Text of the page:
Lev Parnas’ lawyer tweeted out a video of the indicted businessman socializing with Vice President Mike Pence and his wife to counter their denials of knowing him.
“I don’t know the guy,” Pence said last week, but attorney Joseph Bondy shared a video showing Parnas hobnobbing with the vice president and his wife Karen Pence, reported The Daily Beast.
“Pence does indeed know the guy,” Bondy tweeted.
The video shows Parnas holding Karen Pence’s hand as they speak, and the clip ends with Parnas reaching toward the vice president to shake his hand.
— Joseph A. Bondy (@josephabondy) January 20, 2020
Trump’s attack on Sotomayor and Ginsburg backfires as people point out conservative justices’ conflicts of interest
This Monday, President Trump attacked liberal Supreme Court Justices Sonia Sotomayor and Justice Ruth Bader and demanded that they recuse themselves from any cases that involve him.
“‘Sotomayor accuses GOP appointed Justices of being biased in favor of Trump,’” Trump tweeted while citing Laura Ingraham of Fox News. “This is a terrible thing to say. Trying to ‘shame’ some into voting her way? She never criticized Justice Ginsberg when she called me a ‘faker’. Both should recuse themselves on all Trump, or Trump related, matters!”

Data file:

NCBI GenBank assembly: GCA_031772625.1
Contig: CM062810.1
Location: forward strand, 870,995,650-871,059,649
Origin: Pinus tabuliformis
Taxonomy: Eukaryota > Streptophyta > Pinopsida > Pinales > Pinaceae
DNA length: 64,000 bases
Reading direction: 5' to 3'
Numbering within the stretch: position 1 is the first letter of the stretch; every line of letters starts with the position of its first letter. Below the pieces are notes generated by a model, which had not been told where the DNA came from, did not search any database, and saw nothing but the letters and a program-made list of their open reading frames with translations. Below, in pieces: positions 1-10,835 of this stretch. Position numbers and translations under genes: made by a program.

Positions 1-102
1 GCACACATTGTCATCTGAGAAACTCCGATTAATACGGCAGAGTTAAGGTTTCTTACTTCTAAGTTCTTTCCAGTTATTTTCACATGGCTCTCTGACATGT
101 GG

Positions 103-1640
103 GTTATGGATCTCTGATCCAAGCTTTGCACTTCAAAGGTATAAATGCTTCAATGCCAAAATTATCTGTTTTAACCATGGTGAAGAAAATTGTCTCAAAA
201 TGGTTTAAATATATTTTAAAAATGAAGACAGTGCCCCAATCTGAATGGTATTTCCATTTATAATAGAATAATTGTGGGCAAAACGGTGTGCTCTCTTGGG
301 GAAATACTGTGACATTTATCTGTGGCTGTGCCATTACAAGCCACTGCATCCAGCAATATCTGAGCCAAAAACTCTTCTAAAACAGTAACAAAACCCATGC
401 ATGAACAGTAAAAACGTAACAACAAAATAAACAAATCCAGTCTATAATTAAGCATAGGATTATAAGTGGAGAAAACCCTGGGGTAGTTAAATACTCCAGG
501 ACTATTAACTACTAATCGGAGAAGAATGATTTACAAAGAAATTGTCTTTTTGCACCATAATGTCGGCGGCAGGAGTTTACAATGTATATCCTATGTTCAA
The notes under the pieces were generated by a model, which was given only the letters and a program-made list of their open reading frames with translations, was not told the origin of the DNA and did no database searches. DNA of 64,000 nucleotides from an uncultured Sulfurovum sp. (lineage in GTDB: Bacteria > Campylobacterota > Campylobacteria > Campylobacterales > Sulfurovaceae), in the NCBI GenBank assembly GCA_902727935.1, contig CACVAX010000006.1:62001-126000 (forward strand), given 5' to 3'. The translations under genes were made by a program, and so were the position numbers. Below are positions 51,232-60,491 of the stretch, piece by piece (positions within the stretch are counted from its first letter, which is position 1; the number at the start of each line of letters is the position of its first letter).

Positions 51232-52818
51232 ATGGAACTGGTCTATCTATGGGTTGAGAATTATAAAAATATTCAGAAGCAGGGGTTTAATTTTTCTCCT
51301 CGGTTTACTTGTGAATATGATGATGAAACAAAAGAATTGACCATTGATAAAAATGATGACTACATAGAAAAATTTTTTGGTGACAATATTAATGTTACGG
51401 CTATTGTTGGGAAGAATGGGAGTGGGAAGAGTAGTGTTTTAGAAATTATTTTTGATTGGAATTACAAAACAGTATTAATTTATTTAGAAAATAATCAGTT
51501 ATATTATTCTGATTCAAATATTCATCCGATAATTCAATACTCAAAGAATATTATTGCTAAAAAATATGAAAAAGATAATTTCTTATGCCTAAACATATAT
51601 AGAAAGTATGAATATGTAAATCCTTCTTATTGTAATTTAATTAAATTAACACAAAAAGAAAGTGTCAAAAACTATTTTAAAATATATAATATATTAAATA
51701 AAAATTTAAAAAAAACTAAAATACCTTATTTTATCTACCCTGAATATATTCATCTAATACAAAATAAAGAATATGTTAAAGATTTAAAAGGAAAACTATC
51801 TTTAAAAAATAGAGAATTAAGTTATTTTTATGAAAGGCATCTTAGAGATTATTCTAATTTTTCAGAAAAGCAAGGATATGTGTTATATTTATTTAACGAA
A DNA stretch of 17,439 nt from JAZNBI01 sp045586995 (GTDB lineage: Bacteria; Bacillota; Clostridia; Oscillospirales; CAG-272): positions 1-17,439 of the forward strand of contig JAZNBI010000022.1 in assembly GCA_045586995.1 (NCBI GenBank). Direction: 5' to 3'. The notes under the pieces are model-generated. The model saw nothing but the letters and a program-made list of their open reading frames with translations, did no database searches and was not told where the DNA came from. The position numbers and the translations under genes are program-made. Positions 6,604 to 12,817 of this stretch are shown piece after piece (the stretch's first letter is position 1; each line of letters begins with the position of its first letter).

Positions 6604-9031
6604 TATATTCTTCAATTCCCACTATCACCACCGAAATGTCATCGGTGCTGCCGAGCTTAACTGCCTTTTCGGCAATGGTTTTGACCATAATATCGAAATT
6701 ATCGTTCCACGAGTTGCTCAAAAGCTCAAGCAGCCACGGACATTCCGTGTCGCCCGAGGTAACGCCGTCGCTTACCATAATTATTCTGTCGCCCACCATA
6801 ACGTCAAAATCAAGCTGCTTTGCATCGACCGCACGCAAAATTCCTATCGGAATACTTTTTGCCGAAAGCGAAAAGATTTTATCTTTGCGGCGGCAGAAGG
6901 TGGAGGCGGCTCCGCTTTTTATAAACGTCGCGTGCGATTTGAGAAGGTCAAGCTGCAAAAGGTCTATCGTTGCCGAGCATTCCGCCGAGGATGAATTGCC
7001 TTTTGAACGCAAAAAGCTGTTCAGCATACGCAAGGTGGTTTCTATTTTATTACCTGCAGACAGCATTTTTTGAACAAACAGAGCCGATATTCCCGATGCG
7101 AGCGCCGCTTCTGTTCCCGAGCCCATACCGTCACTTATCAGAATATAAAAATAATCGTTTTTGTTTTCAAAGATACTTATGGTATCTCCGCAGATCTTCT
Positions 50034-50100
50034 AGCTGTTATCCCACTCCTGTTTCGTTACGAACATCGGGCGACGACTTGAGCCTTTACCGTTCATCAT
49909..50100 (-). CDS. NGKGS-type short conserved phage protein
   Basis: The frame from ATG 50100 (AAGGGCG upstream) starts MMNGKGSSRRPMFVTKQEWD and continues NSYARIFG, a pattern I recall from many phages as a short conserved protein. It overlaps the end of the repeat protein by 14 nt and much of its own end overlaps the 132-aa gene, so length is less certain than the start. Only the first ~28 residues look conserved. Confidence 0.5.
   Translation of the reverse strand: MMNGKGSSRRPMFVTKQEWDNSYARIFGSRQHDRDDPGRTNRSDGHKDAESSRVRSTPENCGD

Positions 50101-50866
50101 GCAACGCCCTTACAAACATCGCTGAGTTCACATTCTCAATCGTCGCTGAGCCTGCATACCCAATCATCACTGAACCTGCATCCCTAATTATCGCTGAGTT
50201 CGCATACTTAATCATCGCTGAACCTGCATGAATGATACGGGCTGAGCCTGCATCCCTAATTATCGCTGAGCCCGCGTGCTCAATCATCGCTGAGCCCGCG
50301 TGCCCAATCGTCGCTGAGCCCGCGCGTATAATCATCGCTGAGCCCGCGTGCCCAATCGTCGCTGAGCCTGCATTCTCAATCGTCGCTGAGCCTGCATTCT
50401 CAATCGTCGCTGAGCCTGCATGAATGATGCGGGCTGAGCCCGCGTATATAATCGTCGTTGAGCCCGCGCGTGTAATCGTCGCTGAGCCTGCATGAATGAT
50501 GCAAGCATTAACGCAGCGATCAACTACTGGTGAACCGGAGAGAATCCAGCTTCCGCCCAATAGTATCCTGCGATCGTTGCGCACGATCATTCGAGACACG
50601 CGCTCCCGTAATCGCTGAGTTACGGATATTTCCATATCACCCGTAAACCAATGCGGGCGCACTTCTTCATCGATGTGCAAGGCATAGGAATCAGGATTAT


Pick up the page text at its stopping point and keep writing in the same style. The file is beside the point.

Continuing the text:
If Bloomberg is so rich, why does he steal workers’ wages?
Michael Bloomberg has been pummeled over the treatment of women at his media and data company. Yet that is not the only blemish on the employment record of Bloomberg L.P. The company also has a serious problem with wage theft.
Violation Tracker lists a total of $70 million in penalties paid by Bloomberg for wage and hour violations, putting it in 32nd place among large corporations. Yet many of the companies higher on the list – such as Walmart, FedEx, and United Parcel Service – employ far more people than the roughly 20,000 at Bloomberg.
Tennessee Christians are replacing health insurance with ‘sharing ministries’ that require people to live Godly lives: report
On Tuesday, Brett Kelman of The Tennessean wrote about a spike in the uninsured rate in Tennessee — driven in part by 31,000 Christians in the state foregoing health insurance in favor of church-backed "sharing ministries."
These ministries are pitched as alternatives to medical coverage, but they are not health insurance at all — rather, they are better described as religious crowdfunding ventures where fellow congregants may cover your medical bills. But the key word is may. According to Kelman, "these groups don't actually guarantee any payment, and if you break their rules by smoking pot or having unmarried sex, you are on your own."